MACS 0647-JD could be the most distant galaxy viewed so far during the human journey to the beginning of space and time

Hubble Views Most Distant Galaxy Ever

MACS 0647-JD could be the most distant galaxy viewed so far during the human journey to the beginning of space and time
Astronomers looking at images of MACS 0647-JD believe it’s only about 600 light-years wide

The first galaxies

Astronomy news (November 28, 2013) – The Hubble Space Telescope, along with the light magnifying ability of the effect called gravitational lensing, has provided the first views of the most distant galaxy seen during the human journey to the beginning of space and time. The astronomers of the Cluster Lensing and Supernova Survey with Hubble (CLASH) recently discovered three gravity-lensed images of a galaxy that existed over 13.7 billions years ago taken using Hubble’s new panchromatic imaging capabilities. Designated MACS 0647-JD, this ancient star city is currently the most distant galaxy located to date using the Hubble Space Telescope and gravitational lensing.

Astronomers used the Hubble Space Telescope and gravitational lensing to look at MACS 0647-JD
Astronomers used the Hubble Space Telescope to help view MACS 0647-JD

The CLASH program

The astronomers of CLASH used the Hubble Space Telescope to look at 25 distant galaxy clusters during the period from November 2010 to July 2013. They were looking for light which had been magnified due to the effect known as gravitational lensing as predicted by Einstein’s General Theory of Relativity. They wanted to detect additional Type Ia supernovae, map the distribution of dark matter in galaxy clusters, detect the most distant galaxies ever and study the internal structure and evolution of the galaxies in and behind these clusters.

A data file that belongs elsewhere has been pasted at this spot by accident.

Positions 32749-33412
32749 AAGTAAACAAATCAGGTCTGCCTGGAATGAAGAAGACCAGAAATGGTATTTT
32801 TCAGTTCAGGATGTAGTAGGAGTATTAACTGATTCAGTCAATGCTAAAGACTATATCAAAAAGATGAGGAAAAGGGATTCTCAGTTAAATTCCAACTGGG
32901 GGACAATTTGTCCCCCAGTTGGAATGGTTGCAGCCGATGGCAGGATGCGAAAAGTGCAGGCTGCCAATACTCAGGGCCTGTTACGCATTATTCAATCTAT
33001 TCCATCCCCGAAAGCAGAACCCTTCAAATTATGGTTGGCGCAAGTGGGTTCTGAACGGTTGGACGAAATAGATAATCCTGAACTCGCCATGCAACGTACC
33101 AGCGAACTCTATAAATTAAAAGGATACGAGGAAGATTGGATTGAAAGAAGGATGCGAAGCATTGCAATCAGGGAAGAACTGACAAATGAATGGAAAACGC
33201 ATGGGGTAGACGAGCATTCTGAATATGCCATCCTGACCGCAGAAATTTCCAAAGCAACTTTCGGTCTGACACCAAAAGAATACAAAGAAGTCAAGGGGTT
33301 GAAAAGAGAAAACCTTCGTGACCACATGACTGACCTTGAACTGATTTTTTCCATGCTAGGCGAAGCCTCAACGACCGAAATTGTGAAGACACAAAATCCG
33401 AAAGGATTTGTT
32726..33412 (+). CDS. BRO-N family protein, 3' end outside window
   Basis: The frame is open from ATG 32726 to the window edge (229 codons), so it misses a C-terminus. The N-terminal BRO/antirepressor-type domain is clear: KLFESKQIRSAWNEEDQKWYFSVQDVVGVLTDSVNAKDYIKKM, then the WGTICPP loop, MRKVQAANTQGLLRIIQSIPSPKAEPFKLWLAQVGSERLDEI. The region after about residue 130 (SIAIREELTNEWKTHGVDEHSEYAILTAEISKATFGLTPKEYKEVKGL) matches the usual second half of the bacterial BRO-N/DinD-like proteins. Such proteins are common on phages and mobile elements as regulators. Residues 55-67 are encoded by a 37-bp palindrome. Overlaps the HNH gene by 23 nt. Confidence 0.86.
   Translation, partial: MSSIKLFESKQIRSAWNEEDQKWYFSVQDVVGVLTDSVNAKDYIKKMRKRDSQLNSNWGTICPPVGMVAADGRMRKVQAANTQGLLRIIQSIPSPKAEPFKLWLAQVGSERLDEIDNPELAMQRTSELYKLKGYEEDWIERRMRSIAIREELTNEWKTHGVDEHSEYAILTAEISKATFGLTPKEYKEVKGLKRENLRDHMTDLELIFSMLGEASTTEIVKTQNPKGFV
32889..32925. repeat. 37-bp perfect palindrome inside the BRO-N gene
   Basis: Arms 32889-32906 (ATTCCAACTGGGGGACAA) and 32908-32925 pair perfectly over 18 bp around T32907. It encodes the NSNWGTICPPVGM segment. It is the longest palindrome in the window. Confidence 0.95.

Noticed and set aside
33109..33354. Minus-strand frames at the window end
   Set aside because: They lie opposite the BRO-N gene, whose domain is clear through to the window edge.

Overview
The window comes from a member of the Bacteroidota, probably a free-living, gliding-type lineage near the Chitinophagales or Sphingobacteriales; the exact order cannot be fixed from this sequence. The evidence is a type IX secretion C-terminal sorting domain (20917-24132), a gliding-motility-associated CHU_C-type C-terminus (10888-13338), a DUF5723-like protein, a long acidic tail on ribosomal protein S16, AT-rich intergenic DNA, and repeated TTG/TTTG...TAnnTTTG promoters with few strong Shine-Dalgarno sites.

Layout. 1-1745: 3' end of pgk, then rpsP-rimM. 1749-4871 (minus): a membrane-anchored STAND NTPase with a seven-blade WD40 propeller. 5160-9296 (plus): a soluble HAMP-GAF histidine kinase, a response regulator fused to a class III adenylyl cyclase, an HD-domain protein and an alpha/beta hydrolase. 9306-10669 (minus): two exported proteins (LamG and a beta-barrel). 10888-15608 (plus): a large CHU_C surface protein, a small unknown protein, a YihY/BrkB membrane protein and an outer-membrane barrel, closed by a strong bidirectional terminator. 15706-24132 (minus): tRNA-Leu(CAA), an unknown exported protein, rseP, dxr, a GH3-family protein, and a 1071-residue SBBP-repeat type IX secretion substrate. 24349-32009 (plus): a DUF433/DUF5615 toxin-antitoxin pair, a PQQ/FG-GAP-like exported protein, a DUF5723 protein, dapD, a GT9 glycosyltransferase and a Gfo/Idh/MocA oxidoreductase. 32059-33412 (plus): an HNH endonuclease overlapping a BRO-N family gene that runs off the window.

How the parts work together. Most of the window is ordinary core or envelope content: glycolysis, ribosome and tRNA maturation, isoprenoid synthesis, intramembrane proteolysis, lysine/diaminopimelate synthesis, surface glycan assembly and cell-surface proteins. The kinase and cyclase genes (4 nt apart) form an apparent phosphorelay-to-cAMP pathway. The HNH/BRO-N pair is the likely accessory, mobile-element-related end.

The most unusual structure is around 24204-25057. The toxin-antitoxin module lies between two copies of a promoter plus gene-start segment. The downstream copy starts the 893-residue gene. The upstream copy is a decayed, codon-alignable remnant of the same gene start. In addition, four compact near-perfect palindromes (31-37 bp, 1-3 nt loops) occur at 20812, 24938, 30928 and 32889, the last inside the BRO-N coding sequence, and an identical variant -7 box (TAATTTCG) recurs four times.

The three gravity-lensed images taken by Hubble are of a small galaxy, now designated MACS 0647-JD, which could have been one of the first galaxies to exist in the universe. Astronomers’ analysis of the images suggests this small galaxy was less than 600 light-years across, which may indicate it was in the first stages of galaxy formation. In fact, this smaller galaxy may have been just one building block in the construction of a larger galaxy, and during the past 13.7 billions years could have been part of dozens, hundreds and even thousands of merging events with other galaxies.

Astronomers look at other possibilities

The astronomers of the Cluster Lensing and Supernova Survey with Hubble recently used the ability of NASA’s Spitzer Space Telescope to help rule out other possible identities of the three images they found. Next, astronomers will use the Spitzer Space Telescope, and other telescopes, to confirm the existence of the galaxy and try to get a better estimate of its age.

Astronomers hope to use the data they obtain from the study of galaxies like MACS 0647-JD to learn more about the early universe
Astronomers hope to use the James Webb Space Telescope to look even further back in time and space

Can NASA astronomers detect extraterrestrial moons orbiting distant suns? Read this article to find out https://spaceshipearth1.wordpress.com/2013/12/31/searching-for-extraterrestrial-moons/.

Read about the latest discovery in the search for life beyond Earth https://spaceshipearth1.wordpress.com/2013/12/25/the-search-for-life-beyond-earth-takes-a-turn-at-jupiter/.

Read about the latest images of the solar system sent back by the Cassini spacecraft https://spaceshipearth1.wordpress.com/2013/12/22/cassini-spacecraft-show-views-of-the-solar-system-in-natural-color/.

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